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Cystic Fibrosis

SPORTS
April 19, 2011 | By MARK KRAM, kramm@phillynews.com
When Francisco "Paco" Rodriguez died of head injuries in a 2009 bout at the Blue Horizon, his wife Sonia signed an authorization form that permitted seven of his organs to be used for transplants. Ultimately, that courageous stroke of a pen by a grieving widow saved the lives of five people. With the help the Philadelphia-based Gift of Life Donor Program, Sonia wrote four of the recipients a letter (the fifth had been a family member). In it, she described the abiding love Paco had for her and their baby daughter and said she hoped one day they could meet.
SPORTS
December 1, 2010 | By MARK KRAM, kramm@phillynews.com
Blessed by Paco: Five survivors cherish gifts of life from boxer DEATH WAS NEAR. They told her that. Chances were it could be weeks - perhaps longer but not significantly unless she had a lung transplant. For years, Ashley Owens had known that she would not live to be 30 or even 25, that cystic fibrosis would sweep her away one day before she would have a chance to have a career or a wedding or children. It was a given she had come to accept. But now that she was coughing up blood and was in what her doctors called the "the end stages," the sudden finality of her circumstances terrified her. All of it seemed to be happening too soon.
NEWS
December 17, 2009 | By Kathy Boccella INQUIRER STAFF WRITER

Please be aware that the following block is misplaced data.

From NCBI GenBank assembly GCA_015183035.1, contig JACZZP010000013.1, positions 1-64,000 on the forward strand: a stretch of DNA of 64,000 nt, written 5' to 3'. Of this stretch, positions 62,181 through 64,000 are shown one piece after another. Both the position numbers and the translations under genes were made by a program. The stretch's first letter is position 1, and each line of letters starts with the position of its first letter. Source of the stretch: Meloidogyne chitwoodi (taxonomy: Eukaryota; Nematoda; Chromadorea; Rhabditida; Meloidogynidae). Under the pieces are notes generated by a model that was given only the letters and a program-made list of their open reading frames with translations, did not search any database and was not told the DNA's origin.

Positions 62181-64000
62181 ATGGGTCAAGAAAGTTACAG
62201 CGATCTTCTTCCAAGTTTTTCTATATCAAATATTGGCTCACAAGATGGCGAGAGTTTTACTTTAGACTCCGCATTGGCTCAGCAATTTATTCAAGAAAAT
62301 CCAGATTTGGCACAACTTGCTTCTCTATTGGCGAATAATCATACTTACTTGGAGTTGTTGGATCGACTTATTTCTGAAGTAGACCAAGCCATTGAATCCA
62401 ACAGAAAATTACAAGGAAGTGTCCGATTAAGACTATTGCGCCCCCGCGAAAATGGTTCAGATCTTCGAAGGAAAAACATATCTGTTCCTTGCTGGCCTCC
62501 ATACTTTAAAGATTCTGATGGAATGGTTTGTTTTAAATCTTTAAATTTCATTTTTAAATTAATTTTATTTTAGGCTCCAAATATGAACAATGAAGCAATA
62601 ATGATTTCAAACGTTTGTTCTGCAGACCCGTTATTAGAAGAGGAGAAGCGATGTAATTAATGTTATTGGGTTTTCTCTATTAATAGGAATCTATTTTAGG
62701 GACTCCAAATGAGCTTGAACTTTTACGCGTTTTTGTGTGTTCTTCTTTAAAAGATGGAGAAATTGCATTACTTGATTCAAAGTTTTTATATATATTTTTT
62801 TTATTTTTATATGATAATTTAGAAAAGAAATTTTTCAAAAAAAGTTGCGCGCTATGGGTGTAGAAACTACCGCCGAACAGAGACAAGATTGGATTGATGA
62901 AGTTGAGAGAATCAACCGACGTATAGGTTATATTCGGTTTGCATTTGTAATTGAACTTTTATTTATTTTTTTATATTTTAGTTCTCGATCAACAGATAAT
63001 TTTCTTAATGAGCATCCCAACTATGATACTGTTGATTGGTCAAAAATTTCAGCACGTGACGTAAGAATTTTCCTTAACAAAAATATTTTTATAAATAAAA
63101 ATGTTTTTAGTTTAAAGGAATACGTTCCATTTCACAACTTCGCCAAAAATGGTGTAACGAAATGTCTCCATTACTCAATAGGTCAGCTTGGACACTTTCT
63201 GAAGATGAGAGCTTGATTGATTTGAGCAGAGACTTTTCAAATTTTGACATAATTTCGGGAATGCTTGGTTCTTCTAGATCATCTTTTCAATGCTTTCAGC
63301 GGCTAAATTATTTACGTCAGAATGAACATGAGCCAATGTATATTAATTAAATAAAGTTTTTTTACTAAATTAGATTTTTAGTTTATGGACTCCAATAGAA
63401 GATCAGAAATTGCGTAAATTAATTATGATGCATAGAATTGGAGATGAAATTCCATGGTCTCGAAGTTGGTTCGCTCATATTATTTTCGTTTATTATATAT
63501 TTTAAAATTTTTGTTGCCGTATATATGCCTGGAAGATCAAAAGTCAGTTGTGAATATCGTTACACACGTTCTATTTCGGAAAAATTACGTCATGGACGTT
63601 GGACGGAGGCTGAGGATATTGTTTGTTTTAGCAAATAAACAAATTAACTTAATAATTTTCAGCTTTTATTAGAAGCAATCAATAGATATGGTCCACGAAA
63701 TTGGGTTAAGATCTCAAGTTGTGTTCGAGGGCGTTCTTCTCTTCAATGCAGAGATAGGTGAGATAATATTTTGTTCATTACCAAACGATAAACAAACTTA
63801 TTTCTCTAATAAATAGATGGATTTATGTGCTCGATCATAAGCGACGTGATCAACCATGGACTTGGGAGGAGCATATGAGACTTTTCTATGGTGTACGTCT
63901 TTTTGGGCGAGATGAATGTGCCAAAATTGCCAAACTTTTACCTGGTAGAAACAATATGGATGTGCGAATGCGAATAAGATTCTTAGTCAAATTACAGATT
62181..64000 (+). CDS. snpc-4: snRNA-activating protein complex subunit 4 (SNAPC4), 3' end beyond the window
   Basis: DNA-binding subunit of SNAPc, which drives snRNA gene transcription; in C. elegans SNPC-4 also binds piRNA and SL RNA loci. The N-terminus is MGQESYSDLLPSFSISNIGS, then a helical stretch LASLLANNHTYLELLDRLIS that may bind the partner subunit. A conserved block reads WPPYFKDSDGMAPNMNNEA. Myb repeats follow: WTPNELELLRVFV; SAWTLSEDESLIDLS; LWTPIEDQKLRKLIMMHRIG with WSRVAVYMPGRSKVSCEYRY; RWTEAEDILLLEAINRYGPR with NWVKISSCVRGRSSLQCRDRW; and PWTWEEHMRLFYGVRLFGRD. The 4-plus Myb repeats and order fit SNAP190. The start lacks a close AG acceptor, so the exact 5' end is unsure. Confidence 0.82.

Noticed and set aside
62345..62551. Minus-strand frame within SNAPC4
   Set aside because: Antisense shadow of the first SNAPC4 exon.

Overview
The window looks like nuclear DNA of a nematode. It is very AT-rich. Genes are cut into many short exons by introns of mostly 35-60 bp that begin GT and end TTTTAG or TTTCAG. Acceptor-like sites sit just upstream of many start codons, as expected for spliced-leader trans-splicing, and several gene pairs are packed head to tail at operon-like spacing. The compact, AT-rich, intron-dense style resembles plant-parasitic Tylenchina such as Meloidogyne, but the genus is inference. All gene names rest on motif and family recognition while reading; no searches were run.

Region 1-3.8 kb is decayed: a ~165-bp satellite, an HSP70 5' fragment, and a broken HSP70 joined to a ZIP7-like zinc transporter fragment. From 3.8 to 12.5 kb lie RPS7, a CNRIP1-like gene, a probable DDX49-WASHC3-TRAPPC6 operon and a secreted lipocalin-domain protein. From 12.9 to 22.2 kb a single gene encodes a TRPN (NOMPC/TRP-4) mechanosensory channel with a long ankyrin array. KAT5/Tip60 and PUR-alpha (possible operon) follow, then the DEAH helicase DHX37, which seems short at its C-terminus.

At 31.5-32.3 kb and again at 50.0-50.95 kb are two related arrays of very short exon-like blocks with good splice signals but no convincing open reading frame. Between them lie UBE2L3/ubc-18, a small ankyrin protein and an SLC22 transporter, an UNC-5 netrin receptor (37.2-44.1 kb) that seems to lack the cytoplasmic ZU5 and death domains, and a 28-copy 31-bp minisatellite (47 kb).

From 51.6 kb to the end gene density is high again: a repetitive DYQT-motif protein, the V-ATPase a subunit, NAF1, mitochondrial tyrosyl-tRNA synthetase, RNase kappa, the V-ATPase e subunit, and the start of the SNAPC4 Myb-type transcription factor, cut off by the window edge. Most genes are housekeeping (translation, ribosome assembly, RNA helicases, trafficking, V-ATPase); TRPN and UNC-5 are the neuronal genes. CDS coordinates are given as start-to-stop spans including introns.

Brian McTear is haunted by the time he almost met his best friend, the person he came to call his "soul mate," Bobby Wolter. It happened in the meat section of the Thriftway in Fishtown, up on Aramingo. Brian never uttered a word to Bobby about that day, but he finally wrote a confessional on his blog in August: I knew it was you, because you were dressed in the same clothes as your Myspace photo at the time . . . and you had on an Urban Outfitters shirt (. . . which I figure only an Urban Outfitters employee would be caught dead in, right?
NEWS
December 4, 2009 | By Bonnie L. Cook INQUIRER STAFF WRITER
Samantha Marie Grosse, 22, of Lansdale, a senior at the University of Florida, died Monday at Penn Presbyterian Medical Center in Philadelphia after an 18-year battle with cystic fibrosis. Miss Grosse was at the center for treatment when she was found unconscious overnight in the bathroom inside her room, said her father, Jeffrey C. Grosse. Autopsy results were withheld pending laboratory tests, said Jeff Moran, spokesman for the Philadelphia Medical Examiner's Office. Spokeswoman Kim Guenther said that under hospital policy, any "unexpected death" is handled by the medical examiner.
NEWS
July 19, 2008 | By Mari A. Schaefer INQUIRER STAFF WRITER
The comedian Kenneth Keith Kallenbach died of complications from cystic fibrosis, according to an autopsy report released yesterday by the Delaware County medical examiner. Kallenbach, 39, was best known as a member of the "Wack Pack" on Howard Stern's radio show. He suffered from the inherited disease and died April 24 at Riddle Memorial Hospital after being transferred from the George W. Hill Correctional Facility in Thornbury, where he had been held since mid-March. After an autopsy in April, the medical examiner said further investigation was needed to determine the cause of death.